3. The United States Bureau of Mines recommended an adjusted royalty rate of 20 percent, while the BIA’s Division of Energy and Mineral Resources recommended 24.44 percent in a separate report. Several private studies also endorsed rates in the 20 percent range: one, conducted by the Council of Energy Resource Tribes, concluded that the rate should be between 15 and 20 percent, and another, prepared by a private management consultant firm at the request of the Navajo, advocated a rate of between 17.08 and 22.77 percent. The only report with a significantly lower rate was the report submitted by Peabody, which recommended a rate of 5.57 to 7.16 percent. This figure was based not on current fair value but rather on what rate would “restore the benefits that were originally contemplated when the 1964 lease was signed by both parties.” Id., at 16—18.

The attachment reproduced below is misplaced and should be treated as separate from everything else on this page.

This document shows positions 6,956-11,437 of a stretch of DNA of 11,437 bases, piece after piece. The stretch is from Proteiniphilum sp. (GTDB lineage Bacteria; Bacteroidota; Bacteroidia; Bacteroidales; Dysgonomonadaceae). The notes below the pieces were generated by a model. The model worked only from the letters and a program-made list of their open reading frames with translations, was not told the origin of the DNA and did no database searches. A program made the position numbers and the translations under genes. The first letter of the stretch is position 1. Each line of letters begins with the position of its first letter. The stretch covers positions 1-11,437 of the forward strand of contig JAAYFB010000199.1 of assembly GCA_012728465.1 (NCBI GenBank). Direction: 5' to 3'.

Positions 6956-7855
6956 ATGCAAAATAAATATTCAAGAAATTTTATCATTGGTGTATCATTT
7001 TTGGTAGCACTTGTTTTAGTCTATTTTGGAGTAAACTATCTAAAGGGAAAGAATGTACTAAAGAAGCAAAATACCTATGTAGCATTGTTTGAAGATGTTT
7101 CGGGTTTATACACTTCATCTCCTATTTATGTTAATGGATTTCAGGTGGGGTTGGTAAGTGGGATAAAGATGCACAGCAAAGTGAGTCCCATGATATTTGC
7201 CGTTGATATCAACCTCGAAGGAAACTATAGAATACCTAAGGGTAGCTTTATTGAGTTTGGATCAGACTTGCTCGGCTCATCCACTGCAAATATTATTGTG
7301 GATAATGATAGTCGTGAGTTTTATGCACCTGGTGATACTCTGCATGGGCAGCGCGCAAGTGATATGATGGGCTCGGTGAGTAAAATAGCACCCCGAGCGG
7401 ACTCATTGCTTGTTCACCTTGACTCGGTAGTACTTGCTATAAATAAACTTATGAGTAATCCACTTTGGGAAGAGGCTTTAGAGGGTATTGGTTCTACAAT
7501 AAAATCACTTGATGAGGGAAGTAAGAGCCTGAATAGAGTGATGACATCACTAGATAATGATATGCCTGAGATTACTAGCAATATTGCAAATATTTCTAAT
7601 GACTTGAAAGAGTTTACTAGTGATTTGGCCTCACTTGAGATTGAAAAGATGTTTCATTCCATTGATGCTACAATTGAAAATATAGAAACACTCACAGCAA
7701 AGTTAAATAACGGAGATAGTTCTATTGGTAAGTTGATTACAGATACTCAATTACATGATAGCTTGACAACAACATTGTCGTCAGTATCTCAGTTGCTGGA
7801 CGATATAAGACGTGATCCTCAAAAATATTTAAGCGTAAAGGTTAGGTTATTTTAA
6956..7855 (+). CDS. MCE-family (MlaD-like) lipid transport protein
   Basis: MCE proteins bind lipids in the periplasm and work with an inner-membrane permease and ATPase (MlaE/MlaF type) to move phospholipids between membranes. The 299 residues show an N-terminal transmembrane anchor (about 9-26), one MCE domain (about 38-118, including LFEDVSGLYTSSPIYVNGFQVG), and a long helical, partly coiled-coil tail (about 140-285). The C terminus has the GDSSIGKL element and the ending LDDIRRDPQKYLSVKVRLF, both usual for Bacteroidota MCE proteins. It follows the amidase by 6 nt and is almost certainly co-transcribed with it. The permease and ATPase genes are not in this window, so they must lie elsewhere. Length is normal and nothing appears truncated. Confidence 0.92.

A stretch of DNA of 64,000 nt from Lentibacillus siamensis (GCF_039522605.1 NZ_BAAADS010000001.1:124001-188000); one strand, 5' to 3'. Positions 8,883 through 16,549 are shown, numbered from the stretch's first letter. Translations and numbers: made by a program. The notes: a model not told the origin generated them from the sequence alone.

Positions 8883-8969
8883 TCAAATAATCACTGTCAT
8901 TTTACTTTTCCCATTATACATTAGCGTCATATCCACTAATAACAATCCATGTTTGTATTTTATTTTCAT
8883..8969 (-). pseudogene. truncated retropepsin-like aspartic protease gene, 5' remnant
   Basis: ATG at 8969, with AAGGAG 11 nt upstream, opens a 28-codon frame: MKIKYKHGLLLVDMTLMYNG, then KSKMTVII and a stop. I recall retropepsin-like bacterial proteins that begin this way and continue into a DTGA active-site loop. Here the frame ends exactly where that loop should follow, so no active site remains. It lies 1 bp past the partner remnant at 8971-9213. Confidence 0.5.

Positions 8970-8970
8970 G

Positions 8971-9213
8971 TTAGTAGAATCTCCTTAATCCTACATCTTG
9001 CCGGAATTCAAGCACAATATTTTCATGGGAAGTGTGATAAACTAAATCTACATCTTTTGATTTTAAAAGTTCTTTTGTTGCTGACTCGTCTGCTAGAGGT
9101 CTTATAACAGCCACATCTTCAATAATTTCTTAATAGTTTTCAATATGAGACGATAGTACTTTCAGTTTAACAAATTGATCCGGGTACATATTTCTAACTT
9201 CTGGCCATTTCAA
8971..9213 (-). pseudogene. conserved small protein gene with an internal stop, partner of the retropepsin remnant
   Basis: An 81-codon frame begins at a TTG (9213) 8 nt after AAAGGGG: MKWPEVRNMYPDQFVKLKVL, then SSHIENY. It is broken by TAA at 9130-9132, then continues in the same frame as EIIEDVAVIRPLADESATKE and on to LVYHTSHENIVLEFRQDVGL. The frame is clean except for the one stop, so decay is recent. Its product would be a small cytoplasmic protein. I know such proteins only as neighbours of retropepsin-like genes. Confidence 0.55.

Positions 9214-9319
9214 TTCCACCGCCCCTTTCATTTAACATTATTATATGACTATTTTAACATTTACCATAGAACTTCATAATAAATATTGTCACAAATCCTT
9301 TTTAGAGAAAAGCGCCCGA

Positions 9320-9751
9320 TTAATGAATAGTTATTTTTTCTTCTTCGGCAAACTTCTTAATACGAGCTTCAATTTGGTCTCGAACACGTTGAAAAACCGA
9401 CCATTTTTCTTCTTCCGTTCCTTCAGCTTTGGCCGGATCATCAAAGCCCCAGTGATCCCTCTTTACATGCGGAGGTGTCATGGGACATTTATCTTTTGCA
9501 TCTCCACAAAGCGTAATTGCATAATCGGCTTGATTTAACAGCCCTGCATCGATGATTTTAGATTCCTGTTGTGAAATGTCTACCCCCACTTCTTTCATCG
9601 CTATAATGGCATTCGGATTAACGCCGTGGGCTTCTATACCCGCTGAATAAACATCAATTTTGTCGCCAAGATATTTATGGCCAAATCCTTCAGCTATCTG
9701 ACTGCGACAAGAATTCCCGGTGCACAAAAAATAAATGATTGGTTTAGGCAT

4. The possibility that the Secretary could have set aside Fritz’s rejection of Peabody’s appeal does not, despite the Court’s suggestion, ante, at 22, defeat the Tribe’s claim under §396a. As an initial matter, whatever formal authority the Secretary may have had, nothing cited by the parties suggests that the Secretary was considering such action, which would have painted him plainly as catering to Peabody. Hence the cautious qualification in the memorandum to Fritz, emphasizing that his intervention was “not intended as a determination of the merits” of the 20 percent rate adjustment. App. 118. Given that the federal economic surveys unanimously endorsed 20 percent, it is unclear what basis the Secretary would have had to reject the rate on the merits. More importantly, the gravamen of the Tribe’s claim is not that it is entitled to the 20 percent rate adjustment under the lease. Rather, it is that the Secretary’s actions in deceiving the Tribe about the status of Peabody’s appeal skewed the subsequent bargaining process, and the resulting royalty rate, in Peabody’s favor. On that issue, whether the Secretary might have ultimately favored Peabody’s appeal, while perhaps a subject of relevant evidence, is not dispositive.